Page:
VMware Inc. offers several flavors of its vSphere server virtualization infrastructure suite. In this guide to
vSphere editions and features, we break down the differences between vSphere versions, review vSphere installation concerns, discuss vSphere pricing and, finally, discuss vSphere's role in cloud computing. Whether server consolidation, server management or moving to the cloud is your goal, this vSphere guide helps determine which vSphere edition makes the most sense for your virtualization environment and business needs.
What is vSphere?
VSphere is VMware's flagship server and infrastructure virtualization platform. VMware vSphere is sold as a single product but, in fact, is a suite of products made up of multiple pieces. VSphere is sold in various editions and the features offered are based on the edition you purchase.
VMware's vSphere editions differ from Microsoft Windows Server virtualization in that vSphere has many editions of the same product but each has a different feature-set. On the other hand, Microsoft's Hyper-V is an add-on to Windows Server 2008 which offers various editions but the virtualization features don't vary. To add to the confusion, vSphere was previously named VMware Infrastructure suite
What are vSphere 4 features?
Each edition of vSphere includes ESX or ESXi as its virtualization hypervisor which is loaded on each physical server. Just as critical are the vSphere 4 features that make ESX and ESXi so powerful.
For example, some of the new vSphere 4 features are the following:
- VMotion: moved running virtual machines (VMs) from one server to another
- Storage VMotion (SVMotion): moves the virtual disks of a running virtual machine from one data store to another
- VMware High Availability (VMware HA or VMHA): reboots running virtual machines on another ESX server if an ESX host goes down
- Fault Tolerance (FT): moves a running VMs from one ESX server to another if the server they are running on goes down
- Distributed Power Management (DPM): when demand is low on the virtual infrastructure, running VMs are consolidated onto fewer servers and the unused servers are powered off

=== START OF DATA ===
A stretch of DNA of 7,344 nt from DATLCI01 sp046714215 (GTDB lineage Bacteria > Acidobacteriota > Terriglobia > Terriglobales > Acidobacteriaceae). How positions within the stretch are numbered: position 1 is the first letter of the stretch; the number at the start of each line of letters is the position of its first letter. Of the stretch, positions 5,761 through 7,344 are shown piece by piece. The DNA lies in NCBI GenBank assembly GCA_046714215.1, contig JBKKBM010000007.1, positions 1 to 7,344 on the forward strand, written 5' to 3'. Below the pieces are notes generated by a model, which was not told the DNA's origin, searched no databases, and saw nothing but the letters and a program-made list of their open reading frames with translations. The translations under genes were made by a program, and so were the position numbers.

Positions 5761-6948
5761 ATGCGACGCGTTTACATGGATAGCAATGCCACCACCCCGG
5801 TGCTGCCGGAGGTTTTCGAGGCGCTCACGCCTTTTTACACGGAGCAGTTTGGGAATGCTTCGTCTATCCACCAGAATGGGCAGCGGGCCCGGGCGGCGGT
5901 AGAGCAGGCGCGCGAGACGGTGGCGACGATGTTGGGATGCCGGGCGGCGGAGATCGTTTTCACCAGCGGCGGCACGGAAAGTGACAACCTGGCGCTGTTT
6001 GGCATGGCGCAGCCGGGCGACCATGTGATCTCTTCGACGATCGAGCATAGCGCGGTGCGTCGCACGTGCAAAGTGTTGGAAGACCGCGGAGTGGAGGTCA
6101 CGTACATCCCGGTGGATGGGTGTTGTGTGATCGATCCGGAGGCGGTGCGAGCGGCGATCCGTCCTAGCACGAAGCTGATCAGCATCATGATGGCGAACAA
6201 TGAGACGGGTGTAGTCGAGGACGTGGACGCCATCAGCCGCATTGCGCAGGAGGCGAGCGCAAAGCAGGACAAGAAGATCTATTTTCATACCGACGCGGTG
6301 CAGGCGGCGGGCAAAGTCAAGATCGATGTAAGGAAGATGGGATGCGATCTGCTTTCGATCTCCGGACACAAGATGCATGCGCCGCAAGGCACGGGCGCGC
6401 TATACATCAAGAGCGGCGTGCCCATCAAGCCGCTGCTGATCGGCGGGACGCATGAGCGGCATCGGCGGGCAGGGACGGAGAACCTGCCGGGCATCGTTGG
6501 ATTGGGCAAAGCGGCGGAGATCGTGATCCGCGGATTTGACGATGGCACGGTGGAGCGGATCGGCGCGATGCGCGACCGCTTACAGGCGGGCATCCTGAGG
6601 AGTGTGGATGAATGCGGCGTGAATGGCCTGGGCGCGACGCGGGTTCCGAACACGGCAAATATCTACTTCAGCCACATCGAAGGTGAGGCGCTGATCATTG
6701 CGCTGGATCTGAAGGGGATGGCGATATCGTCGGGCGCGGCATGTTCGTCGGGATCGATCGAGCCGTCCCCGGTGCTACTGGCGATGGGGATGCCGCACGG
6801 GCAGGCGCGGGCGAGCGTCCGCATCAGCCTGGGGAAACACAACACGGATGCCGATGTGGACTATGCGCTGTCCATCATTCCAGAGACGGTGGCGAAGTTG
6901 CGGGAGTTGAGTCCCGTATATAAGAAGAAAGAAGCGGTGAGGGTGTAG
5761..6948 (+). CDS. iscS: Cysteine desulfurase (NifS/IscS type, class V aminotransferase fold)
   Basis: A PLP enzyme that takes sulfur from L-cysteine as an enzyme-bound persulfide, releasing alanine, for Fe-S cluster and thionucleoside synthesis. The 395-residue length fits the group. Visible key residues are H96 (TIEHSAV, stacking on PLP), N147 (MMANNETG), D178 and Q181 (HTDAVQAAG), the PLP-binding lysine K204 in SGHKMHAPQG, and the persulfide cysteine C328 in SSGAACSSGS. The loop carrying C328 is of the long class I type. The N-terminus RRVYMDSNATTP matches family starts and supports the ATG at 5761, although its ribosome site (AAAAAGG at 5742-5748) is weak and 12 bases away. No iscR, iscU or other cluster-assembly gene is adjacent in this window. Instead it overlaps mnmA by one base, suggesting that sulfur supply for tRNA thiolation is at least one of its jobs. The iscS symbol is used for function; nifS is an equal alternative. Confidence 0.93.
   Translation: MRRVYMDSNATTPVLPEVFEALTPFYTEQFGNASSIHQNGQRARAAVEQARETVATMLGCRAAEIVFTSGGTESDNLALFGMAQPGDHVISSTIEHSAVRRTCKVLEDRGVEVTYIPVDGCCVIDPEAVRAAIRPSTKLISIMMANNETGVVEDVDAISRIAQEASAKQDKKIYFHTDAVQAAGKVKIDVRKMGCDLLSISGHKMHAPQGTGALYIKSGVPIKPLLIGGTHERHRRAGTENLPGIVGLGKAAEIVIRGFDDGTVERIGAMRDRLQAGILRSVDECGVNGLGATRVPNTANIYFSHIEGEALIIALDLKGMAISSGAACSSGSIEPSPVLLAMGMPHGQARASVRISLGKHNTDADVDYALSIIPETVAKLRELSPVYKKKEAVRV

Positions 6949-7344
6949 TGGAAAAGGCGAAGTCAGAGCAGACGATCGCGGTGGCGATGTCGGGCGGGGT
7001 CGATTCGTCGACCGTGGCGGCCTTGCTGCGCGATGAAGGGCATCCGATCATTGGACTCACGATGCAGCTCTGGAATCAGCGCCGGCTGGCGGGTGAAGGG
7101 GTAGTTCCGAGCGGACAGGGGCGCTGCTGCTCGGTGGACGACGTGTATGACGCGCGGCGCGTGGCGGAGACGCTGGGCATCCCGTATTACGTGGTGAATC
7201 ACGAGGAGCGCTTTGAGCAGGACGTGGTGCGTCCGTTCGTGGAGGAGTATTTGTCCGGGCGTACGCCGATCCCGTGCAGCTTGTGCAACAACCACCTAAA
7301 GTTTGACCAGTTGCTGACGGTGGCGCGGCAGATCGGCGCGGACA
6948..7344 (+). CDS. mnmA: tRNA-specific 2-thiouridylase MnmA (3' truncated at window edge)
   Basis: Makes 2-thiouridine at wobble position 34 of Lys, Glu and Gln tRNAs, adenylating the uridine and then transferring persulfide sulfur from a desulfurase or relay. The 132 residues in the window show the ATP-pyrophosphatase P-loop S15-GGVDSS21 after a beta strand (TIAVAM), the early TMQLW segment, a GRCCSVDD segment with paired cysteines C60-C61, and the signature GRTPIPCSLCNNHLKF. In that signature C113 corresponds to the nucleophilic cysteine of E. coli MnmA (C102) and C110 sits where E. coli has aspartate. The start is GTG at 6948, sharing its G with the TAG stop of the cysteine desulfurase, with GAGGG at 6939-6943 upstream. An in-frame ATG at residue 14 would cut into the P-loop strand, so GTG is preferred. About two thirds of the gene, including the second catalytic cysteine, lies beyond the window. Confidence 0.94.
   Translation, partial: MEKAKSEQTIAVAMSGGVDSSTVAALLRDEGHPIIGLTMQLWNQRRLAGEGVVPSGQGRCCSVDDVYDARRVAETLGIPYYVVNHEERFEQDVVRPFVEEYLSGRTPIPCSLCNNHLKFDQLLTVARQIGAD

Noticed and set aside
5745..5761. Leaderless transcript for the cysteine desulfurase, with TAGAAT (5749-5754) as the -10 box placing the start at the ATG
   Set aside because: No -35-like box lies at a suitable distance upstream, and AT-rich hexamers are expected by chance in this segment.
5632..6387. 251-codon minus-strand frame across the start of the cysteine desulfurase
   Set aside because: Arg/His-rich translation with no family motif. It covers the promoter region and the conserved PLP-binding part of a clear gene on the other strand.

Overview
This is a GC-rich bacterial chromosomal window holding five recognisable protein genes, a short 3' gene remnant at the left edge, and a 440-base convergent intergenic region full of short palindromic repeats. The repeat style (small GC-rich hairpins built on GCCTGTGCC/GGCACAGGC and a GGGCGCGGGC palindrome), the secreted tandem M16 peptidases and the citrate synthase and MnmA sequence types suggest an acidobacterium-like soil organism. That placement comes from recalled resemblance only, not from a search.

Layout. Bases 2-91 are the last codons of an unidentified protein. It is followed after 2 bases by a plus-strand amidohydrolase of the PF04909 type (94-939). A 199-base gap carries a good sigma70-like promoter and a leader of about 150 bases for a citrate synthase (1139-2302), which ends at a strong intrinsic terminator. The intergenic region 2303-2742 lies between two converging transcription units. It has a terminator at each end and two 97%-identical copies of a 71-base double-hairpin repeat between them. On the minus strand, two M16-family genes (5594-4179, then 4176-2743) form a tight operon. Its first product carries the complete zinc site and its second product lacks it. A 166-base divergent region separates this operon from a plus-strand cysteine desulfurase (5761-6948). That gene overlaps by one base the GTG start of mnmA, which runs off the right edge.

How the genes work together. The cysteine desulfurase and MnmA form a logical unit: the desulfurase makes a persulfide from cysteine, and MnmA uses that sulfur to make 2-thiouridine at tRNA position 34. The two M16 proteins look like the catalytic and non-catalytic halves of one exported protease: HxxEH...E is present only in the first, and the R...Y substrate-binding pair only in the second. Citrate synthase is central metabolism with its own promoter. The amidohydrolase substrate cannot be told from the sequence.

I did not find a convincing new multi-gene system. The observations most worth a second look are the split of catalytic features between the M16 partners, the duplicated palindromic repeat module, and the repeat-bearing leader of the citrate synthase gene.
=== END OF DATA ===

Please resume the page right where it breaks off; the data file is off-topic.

- Consolidated Backup (or VCB): a VMware backup tool that enables you to backup running virtual machines using your existing backup application
- vShield Zones: creates a virtual firewall within your virtual infrastructure
Which vSphere editions are available?
In addition to the ESXi free edition of vSphere, vSphere is sold in six editions:
- vSphere Essentials
- vSphere Essentials Plus
- vSphere Standard
- vSphere Advanced
- vSphere Enterprise
- vSphere Enterprise Plus
Is installing vSphere difficult?
VSphere installation is quite simple. You can install ESXi on just about any server, but consult the VMware Hardware Compatibility List (HCL) to determine which server hardware is compatible with your chosen virtualization platform and edition. The typical installation steps are to install (1) ESX or ESXi on a server and (2) vCenter on a Windows member server. For more information, check out the vSphere Installation Guide.
How much does vSphere cost?
Based on the edition, vSphere pricing varies. The vSphere Essentials edition starts at $995 for three hosts (maximum two processors per host and six cores per processor) and one year of software subscription. The vSphere Essentials bundle includes the ESX or ESXi hypervsior, Virtual Machine File System, four-way SMP (or symmetric multiprocessing), VMware Consolidated Backup, Update Manager, and vCenter Server Essentials.
Which new features are available in vSphere 4?
VSphere 4 offers various feature improvements over the previous version, VMware Infrastructure. They are the following:
- Server Linked Mode
- Host Profiles
- centralized licensing
- Thin provisioning
- vCenter Orchestrator
- Fault Tolerance
- Data Recovery
- vShield Zones
- Virtual Machine hot add
- vNetwork Distributed Switch (vDS)
- performance and scalability enhancements
Read What's New in VMware vSphere 4 to learn more.
VSphere and cloud computing
VMware says that vSphere 4 is an operating system designed for building an internal or external cloud infrastructure. This "cloud OS," says VMware, is a foundation for treating virtualized workloads like an internal cloud by aggregating and managing large pools of infrastructure -- processors, storage and networking -- as a flexible and dynamic operating environment.
About the author
David Davis is the director of infrastructure at TrainSignal.com -- the global leader in video training for IT pros. He has several certifications including vExpert, VMware Certified Profession (or VCP), CISSP, and CCIE #9369. Additionally, Davis has authored hundreds of articles and six video training courses at Train Signal, where one of the most popular course is the VMware vSphere 4 video training course. His website is VMwareVideos.com. You can follow Davis on Twitter or connect with him at David on LinkedIn.